5. Tonkotsu Ramen Noodle Soup Monta Noodle House Strip prices got you down? Grab a seat at this counter, order a big bowl of pork bone ramen for less than $8, add an ethereal poached egg and be prepared for the best and most economical eating in town. Kanpai!


Bahn mi burger at Bachi Burger

1. Banh Mi Burger Bachi Burger Even though they keep popping up, I couldn’t be more tired of fancy, new burger joints. Bachi turned me around and broke the mold with this challenging combo of Vietnamese flavors—fish sauce, pickled veggies and jalapeños and a rich slice of paté—and true beefy burgerness.

2. Maple-Glazed Pork Belly Cut at the Palazzo Wolfgang Puck’s Palazzo palace is one of the best steakhouses on the Strip, but I have to order this appetizer every time: fatty and crispy pork with just the right amount of sweetness, doused in sesame-orange dressing with smooth pear compote. Bites like this are the reason we love bacon.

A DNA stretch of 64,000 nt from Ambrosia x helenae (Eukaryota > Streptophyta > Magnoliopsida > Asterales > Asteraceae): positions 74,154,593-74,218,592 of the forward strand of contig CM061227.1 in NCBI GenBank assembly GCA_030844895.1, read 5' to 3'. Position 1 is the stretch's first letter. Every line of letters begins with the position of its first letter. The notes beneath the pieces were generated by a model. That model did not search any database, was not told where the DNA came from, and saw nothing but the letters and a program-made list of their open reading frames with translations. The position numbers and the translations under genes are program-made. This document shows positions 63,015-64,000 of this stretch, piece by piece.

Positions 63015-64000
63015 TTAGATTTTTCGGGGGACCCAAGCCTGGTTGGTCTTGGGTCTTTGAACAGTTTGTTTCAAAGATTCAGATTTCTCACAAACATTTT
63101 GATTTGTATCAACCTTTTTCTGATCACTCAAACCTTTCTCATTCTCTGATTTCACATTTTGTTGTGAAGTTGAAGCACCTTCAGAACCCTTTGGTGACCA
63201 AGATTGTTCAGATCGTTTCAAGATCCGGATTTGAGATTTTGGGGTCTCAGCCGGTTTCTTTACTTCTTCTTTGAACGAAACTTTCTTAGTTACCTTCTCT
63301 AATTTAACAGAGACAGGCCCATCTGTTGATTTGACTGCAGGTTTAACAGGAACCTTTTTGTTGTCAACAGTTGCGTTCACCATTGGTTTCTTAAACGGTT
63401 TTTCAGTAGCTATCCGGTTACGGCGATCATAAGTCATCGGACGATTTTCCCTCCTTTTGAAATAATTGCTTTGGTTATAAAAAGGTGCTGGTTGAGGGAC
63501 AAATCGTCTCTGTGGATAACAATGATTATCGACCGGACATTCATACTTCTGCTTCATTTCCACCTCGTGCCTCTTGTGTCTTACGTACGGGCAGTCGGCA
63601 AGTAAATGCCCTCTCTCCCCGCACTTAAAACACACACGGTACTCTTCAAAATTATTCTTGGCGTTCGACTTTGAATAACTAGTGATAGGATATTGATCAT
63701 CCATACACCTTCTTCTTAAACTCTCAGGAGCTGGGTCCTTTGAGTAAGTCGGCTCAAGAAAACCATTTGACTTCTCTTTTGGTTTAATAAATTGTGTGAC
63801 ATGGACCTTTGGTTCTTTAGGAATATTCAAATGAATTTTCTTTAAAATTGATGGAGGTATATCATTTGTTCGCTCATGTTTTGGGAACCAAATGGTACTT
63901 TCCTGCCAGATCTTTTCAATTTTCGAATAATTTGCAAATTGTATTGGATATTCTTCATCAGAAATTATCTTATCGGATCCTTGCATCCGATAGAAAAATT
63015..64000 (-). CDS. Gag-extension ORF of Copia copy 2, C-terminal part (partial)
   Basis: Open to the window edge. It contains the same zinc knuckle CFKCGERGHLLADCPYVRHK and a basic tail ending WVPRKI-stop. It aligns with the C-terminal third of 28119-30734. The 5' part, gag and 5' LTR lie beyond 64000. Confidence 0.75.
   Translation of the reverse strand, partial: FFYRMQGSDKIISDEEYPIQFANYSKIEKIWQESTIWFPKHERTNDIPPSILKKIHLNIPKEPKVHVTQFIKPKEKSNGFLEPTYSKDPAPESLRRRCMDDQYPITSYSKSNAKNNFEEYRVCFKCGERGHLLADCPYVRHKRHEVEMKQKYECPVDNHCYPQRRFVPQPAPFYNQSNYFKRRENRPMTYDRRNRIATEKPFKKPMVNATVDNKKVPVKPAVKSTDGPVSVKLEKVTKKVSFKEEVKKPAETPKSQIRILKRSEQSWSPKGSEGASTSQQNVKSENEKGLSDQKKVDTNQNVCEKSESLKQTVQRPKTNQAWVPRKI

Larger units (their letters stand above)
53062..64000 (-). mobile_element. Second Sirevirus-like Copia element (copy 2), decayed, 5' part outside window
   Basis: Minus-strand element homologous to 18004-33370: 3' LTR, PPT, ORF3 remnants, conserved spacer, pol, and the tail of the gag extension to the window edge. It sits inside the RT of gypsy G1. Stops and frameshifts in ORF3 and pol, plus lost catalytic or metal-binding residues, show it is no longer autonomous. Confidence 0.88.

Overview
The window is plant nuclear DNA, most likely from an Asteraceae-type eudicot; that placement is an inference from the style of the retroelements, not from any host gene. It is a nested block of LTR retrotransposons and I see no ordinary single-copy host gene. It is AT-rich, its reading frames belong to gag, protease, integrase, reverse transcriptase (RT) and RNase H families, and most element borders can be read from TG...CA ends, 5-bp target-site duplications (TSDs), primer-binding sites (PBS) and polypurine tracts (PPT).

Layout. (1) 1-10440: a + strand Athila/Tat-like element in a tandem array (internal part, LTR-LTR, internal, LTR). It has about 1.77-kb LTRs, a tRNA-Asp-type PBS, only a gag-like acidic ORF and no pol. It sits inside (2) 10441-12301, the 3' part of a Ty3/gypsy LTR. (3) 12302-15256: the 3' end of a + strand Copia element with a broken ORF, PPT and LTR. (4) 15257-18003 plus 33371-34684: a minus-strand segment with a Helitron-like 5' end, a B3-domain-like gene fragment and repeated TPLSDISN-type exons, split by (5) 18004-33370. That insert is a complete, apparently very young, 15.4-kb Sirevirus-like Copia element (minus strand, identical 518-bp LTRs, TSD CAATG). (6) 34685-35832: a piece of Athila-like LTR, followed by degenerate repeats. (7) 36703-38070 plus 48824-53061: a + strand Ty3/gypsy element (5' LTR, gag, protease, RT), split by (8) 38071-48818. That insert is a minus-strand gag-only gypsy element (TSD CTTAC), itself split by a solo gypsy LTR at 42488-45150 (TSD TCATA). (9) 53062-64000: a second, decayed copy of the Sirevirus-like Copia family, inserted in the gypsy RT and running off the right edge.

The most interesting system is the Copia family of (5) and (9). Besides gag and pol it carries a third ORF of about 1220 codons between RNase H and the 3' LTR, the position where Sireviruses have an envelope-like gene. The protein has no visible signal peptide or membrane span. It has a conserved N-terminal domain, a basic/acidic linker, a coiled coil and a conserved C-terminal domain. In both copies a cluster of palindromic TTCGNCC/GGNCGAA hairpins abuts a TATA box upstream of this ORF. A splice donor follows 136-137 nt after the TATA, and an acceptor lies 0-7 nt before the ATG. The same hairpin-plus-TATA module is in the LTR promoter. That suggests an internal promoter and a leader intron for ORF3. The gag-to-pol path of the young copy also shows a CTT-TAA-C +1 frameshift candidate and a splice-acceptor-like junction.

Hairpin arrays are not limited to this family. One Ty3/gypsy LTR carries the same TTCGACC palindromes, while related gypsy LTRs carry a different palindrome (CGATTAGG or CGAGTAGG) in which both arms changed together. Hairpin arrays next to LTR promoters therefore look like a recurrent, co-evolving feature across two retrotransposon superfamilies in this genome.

3. Kim Chi Fried Rice Monta Noodle House The porktastic tonkotsu ramen is definitely the ticket at this buzzed-about Japanese noodle joint, but the side dishes are equally tasty. I love fried rice, and this simple, sour-and-spicy rendition is sublime, perfectly oily and addictive.

4. Chicken Ginger Salad Nittaya’s Secret Kitchen Hidden among the sharing plates at this tiny new neighborhood discovery is this taste bud-tantalizer: tender ground chicken absolutely saturated with fresh ginger and a hot-and-cool lime dressing. Peanuts, onions and cilantro add some color and texture, but this refreshing dish is all about the sharpness of ginger.

5. The Royal Naked City I ate this killer East-Coast creation when the Naked City guys were slingin’ sandwiches from their Downtown location, and I’m happy to see it’s still on the menu at their new pizza shop inside Moon Doggie’s Bar. Spicy capicola ham, even more powerful Italian sausage and mozzarella cheese blend together for a messy but dominant submarine.